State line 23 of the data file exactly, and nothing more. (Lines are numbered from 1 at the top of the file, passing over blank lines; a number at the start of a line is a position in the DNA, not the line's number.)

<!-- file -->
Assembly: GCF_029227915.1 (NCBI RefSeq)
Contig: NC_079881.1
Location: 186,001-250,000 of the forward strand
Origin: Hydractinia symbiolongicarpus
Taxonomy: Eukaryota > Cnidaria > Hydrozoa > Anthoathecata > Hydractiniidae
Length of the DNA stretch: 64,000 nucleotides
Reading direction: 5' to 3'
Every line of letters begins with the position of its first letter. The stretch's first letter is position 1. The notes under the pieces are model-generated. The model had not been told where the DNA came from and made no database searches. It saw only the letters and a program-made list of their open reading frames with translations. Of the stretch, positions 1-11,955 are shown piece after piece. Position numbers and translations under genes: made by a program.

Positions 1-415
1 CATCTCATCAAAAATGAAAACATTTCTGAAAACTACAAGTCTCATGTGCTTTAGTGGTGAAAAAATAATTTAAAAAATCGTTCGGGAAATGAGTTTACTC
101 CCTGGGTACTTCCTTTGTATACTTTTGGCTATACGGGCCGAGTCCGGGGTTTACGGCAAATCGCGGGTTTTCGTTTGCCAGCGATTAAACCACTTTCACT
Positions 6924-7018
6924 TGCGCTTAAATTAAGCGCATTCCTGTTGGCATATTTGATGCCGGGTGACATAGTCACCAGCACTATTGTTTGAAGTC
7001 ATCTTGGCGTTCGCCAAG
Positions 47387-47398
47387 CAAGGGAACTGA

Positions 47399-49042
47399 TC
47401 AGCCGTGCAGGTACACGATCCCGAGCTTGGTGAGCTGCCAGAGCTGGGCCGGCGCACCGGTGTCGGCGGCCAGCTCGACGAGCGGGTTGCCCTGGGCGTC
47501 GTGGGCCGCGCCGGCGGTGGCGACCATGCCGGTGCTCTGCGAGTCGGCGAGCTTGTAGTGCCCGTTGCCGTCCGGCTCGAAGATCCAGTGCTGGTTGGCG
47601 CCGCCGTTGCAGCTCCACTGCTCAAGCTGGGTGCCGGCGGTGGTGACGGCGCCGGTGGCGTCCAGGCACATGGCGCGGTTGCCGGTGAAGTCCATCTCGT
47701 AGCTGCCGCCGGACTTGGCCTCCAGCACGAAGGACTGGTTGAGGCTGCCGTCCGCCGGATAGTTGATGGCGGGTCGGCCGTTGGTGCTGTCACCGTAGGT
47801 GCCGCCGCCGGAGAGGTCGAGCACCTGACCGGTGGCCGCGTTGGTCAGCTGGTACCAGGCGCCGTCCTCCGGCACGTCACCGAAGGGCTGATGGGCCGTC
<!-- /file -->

47801 GCCGCCGCCGGAGAGGTCGAGCACCTGACCGGTGGCCGCGTTGGTCAGCTGGTACCAGGCGCCGTCCTCCGGCACGTCACCGAAGGGCTGATGGGCCGTC